It is .57 caliber, 43.5 inches long and has its original cleaning rod.
Jacob Snyder was an enterprising American who came up with an idea for converting muzzle-loading muskets to a new breach-loading system, thus allowing the government to modernize their small arms. Sadly for Mr. Snyder, the U.S. authorities had other plans. The British, however, converted thousands of Crimean and Civil War surplus muskets using his system. The British army was issued Snyders until the adoption of the Martini rifle in the 1870s.
The Snyder continued in use in several other nations. They were cheap and available on the surplus market, and were manufactured from old parts for Egypt, Turkey and India. In North Africa they were even used by insurgent tribes when they could capture them. The Sudanese valued them, as they were the most modern firearm available to them.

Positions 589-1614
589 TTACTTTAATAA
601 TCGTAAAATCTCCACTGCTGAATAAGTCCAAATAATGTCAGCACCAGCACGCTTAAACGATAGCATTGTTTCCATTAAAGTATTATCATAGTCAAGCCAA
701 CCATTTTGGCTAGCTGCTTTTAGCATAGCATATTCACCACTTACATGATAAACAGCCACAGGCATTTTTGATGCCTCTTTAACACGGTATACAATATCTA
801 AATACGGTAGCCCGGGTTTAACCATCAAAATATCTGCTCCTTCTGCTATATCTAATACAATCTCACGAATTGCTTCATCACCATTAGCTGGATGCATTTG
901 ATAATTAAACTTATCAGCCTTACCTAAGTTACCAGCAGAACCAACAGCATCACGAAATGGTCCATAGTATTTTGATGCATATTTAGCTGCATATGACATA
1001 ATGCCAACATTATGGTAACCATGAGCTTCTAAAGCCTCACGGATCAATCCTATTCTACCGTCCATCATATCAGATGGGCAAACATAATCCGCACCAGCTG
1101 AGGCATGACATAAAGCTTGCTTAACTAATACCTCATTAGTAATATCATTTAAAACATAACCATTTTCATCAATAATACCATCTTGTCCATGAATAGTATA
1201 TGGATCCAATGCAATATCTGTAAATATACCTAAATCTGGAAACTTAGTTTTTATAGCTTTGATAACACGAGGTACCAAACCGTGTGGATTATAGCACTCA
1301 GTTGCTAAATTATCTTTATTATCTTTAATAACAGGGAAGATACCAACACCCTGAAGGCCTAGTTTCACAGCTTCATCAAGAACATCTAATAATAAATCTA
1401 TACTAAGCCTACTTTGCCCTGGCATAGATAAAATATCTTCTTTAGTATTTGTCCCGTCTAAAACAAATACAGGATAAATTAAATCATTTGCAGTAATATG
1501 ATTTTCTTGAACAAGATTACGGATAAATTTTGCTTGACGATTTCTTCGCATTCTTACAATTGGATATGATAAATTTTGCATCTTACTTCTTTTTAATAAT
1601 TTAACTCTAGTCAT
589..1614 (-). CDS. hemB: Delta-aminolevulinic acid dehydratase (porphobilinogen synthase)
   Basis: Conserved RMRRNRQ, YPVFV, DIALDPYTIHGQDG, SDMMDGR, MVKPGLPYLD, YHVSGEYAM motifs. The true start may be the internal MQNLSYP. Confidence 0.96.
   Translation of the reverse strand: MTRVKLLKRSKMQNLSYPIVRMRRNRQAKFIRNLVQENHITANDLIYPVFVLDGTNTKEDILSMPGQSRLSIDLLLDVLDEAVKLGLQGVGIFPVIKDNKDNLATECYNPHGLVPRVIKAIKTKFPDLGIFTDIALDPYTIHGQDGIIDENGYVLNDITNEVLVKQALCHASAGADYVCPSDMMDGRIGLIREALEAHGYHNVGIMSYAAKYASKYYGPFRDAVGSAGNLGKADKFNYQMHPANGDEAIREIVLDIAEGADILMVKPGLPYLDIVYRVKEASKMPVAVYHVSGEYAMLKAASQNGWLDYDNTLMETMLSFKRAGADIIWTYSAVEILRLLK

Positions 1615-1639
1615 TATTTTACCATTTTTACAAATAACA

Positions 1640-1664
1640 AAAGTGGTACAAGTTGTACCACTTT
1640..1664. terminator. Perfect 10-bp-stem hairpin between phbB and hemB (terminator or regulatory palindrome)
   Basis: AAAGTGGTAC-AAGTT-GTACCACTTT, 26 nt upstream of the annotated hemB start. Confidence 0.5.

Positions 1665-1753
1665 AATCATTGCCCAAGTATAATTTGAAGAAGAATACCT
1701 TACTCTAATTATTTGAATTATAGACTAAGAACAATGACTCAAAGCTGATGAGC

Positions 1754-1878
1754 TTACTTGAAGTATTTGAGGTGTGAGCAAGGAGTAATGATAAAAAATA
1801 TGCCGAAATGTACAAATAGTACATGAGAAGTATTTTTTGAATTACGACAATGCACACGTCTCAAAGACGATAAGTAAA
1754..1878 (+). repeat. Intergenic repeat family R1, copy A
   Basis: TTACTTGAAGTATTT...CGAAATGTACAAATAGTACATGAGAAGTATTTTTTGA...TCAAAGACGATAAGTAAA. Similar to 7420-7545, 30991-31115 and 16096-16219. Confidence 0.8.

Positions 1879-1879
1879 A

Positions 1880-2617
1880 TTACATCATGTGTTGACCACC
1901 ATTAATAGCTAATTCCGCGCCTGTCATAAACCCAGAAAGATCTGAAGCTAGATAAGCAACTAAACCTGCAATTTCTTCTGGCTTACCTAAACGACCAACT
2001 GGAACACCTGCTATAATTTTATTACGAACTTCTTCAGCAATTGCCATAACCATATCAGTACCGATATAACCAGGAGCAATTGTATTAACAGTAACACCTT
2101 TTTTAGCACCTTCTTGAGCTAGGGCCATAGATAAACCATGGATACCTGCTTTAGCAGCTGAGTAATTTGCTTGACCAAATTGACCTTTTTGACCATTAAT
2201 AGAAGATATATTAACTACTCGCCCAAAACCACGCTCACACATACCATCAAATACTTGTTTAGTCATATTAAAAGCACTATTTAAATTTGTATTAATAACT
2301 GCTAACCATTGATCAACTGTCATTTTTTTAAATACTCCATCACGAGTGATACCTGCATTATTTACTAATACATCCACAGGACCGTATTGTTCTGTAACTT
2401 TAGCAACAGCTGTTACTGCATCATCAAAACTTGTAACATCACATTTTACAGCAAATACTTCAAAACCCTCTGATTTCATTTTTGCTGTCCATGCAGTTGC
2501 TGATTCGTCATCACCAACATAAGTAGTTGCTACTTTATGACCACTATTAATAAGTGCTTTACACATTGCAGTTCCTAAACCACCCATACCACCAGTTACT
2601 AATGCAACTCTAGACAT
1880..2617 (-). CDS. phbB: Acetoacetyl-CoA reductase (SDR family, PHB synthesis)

Here is an example from the time of the Mahdi's Uprising and Gordon of Kartoum. It is .57 caliber, 43.5 inches long and has its original cleaning rod. I've given it a quick exterior wipe-down. The breach mechanism works fine, though it still retains its old packing grease in the bore and chamber. Some people prefer the old finish but you can easily clean it. Its Arabic markings indicate North or East African use. Aside from the usual minor bumps and dings it is in good, displayable condition. Who knows, it might have been fired at Winston Churchill at Omdurman in 1897. What if it had found its mark. History hinges on such small things.